Luca Dalcò is adamant that Martha is Dead is not a walking simulator.
The founder of Italian studio LKA, who also worked on the game’s script, screenplay and art direction, is clearly anticipating some people pigeonholing his work into that genre.
At first glance it appears Dalcò is protesting too much – while there’s clearly a lot of walking to be hard here, there’s nothing inherently wrong with the walking simulator genre, even if the term has become synonymous with passive, ‘boring’ gameplay.
That said, Dalcò does have a point in that players aren’t simply following a set route from start to finish here, so while the story clearly plays out in a linear fashion there was still a degree of choice to be found in the opening 90-minute section we recently played.
Martha is Dead – which is coming to Xbox Series X/S, Xbox One, PS5, PS4 and PC later this year – is an extremely dark game with some morbid and traumatic themes that some players may struggle with. As just one example – the tip of the iceberg, it appears – if the idea of a family member being drowned is one you’d find particularly upsetting, you may wish to draw a line under this game altogether and move on.
That’s the fate that has befallen Martha, a teenage girl whose floating body is discovered by her twin sister at a lake near their house. As far as opening sequences go, it’s a grim one.
Living in a large house in the middle of a forest in Tuscany, the player has to figure out what happened to Martha while also dealing with the mental anguish of what happens when a loved one dies, and the feelings of guilt that can sometimes accompany this grief.
In case it wasn’t already clear, this is hardly a Kirby game, and requires a fairly strong disposition to play (not to mention a similarly strong stomach at times), with a tolerance for morbid themes.
“In case it wasn’t already clear, this is hardly a Kirby game, and requires a fairly strong disposition to play (not to mention a similarly strong stomach at times), with a tolerance for morbid themes.”
One of the early tasks, for example, requires you to use a camera to take a photo of your sister’s body as she lies in her open casket in the living room.
The photo-taking process is a lengthy one that requires you to properly line up the subject, adjust the focus and make sure it’s all in the frame, meaning you’ll be spending a little while taking a photo of a corpse (with a creepy little hallucination set-piece thrown in for good measure).
Photography is actually one of the central themes of the game, at least in the early section we played. The protagonist is a keen photographer and a number of early quests involve taking photos of various things (a bird in the garden, a self portrait and so on) and developing them.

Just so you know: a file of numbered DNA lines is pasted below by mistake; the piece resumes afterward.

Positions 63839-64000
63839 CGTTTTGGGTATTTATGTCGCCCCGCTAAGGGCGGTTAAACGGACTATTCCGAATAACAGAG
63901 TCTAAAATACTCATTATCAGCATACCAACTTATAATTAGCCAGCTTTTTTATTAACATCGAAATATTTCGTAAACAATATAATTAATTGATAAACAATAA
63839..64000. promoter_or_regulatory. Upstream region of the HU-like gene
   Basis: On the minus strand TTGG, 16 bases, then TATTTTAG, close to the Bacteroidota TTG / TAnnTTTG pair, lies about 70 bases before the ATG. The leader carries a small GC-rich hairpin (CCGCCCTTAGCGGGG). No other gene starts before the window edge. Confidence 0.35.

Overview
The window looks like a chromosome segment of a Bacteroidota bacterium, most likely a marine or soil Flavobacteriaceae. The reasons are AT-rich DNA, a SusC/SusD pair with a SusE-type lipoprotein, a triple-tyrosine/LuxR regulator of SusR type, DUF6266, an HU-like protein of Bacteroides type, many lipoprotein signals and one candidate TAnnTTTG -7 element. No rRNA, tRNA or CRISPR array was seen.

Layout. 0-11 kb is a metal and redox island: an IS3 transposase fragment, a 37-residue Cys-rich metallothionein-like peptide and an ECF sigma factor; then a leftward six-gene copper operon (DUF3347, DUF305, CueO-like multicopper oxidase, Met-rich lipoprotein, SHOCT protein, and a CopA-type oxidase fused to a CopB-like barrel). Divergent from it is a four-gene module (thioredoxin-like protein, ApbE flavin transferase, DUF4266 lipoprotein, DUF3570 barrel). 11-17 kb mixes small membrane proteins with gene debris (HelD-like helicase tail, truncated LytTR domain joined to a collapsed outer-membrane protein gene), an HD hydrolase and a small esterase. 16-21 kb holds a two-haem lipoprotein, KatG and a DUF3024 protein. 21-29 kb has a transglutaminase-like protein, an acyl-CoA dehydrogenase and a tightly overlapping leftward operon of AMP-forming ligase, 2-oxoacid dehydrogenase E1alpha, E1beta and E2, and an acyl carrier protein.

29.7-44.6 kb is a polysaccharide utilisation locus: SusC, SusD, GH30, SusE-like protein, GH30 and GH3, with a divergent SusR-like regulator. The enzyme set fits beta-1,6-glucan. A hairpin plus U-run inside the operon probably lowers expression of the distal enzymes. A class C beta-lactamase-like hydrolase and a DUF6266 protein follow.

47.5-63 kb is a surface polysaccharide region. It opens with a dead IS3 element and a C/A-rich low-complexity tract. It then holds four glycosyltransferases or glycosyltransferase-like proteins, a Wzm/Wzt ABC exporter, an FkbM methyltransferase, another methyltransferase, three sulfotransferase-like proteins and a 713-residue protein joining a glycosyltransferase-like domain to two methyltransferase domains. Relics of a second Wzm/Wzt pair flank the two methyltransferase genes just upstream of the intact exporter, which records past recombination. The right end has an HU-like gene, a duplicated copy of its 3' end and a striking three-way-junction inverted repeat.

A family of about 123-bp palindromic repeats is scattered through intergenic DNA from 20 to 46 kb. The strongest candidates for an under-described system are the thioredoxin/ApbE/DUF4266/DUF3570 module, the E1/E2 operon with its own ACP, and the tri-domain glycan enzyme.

This isn’t a quick and easy Polaroid affair – the game is set in 1944 and so players have to head to the darkroom in the house’s basement and develop the films there via an oddly satisfying mini-game.
The house Martha’s family lives in is beautifully detailed, with era-appropriate furnishings and other knick-knacks dotted around to further reinforce the game’s 1944 setting.
The house is set in a forest in Tuscany, and the surrounding woodlands are also a visually appealing treat to explore, even if the reason for doing so is often an unpleasant one.
This pleasant and idyllic setting is in stark contrast to some of the more disturbing moments that take place in the early part of the game. During one particularly disturbing dream sequence, the player has to physically cut off someone’s face (in unflinching, graphic detail) and wear it as a mask.
“During one particularly disturbing dream sequence, the player has to physically cut off someone’s face (in unflinching, graphic detail) and wear it as a mask.”
It’s a striking, powerful visual as long as you’ve got the stomach for it, and it does make sense in the context of the story, but it’s certainly one of the more unsettling things we’ve played in recent times.
To say any more at this stage would be to reveal more story details for a game that’s almost entirely plot-based. As such, we’re wary of going into any more detail because it may lessen the impact of your first few hours with the game.
Even in the small section we played there’s a lot more to the overall situation than we’ve mentioned in this preview but we’re actively choosing not to get into that, because almost from the off Martha is Dead starts throwing surprises and bombshells at the player to keep them interested and guessing throughout the story. Forgive us, then, for dancing around the details a little more than we usually would.
From what we’ve played so far, however, Martha is Dead looks set to be a striking and atmospheric psychological thriller – one that won’t be to everyone’s tastes, but should be an intriguing adventure for those who don’t mind things getting very dark.
As long as you’re able to cope with the mature and frequently macabre themes that appear to be infused throughout the entire plot, then this has the potential to be one of those games that sticks in your mind long after the credits roll. We’ve only played the first hour or so, and we’re still thinking about it.